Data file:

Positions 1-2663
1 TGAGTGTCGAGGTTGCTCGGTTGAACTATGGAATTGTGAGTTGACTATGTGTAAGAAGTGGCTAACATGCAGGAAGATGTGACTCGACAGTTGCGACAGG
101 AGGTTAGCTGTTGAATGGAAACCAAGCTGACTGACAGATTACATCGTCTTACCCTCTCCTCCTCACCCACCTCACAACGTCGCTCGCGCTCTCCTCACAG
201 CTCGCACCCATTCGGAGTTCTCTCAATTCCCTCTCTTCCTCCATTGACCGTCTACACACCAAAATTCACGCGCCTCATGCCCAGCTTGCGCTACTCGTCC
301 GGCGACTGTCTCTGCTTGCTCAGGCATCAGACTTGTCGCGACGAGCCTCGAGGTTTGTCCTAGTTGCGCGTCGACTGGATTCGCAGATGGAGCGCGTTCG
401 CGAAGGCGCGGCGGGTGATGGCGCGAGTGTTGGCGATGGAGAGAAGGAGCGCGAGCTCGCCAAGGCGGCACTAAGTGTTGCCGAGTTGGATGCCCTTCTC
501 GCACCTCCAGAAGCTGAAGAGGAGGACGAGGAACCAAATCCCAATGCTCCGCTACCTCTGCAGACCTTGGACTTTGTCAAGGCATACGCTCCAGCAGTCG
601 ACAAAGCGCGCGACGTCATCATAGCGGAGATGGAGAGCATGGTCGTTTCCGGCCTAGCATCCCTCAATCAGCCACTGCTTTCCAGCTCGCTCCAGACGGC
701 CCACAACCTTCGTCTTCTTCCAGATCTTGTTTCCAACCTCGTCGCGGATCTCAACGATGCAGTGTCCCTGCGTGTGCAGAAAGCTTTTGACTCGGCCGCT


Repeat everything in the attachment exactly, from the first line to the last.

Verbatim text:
Positions 1-2663
1 TGAGTGTCGAGGTTGCTCGGTTGAACTATGGAATTGTGAGTTGACTATGTGTAAGAAGTGGCTAACATGCAGGAAGATGTGACTCGACAGTTGCGACAGG
101 AGGTTAGCTGTTGAATGGAAACCAAGCTGACTGACAGATTACATCGTCTTACCCTCTCCTCCTCACCCACCTCACAACGTCGCTCGCGCTCTCCTCACAG
201 CTCGCACCCATTCGGAGTTCTCTCAATTCCCTCTCTTCCTCCATTGACCGTCTACACACCAAAATTCACGCGCCTCATGCCCAGCTTGCGCTACTCGTCC
301 GGCGACTGTCTCTGCTTGCTCAGGCATCAGACTTGTCGCGACGAGCCTCGAGGTTTGTCCTAGTTGCGCGTCGACTGGATTCGCAGATGGAGCGCGTTCG
401 CGAAGGCGCGGCGGGTGATGGCGCGAGTGTTGGCGATGGAGAGAAGGAGCGCGAGCTCGCCAAGGCGGCACTAAGTGTTGCCGAGTTGGATGCCCTTCTC
501 GCACCTCCAGAAGCTGAAGAGGAGGACGAGGAACCAAATCCCAATGCTCCGCTACCTCTGCAGACCTTGGACTTTGTCAAGGCATACGCTCCAGCAGTCG
601 ACAAAGCGCGCGACGTCATCATAGCGGAGATGGAGAGCATGGTCGTTTCCGGCCTAGCATCCCTCAATCAGCCACTGCTTTCCAGCTCGCTCCAGACGGC
701 CCACAACCTTCGTCTTCTTCCAGATCTTGTTTCCAACCTCGTCGCGGATCTCAACGATGCAGTGTCCCTGCGTGTGCAGAAAGCTTTTGACTCGGCCGCT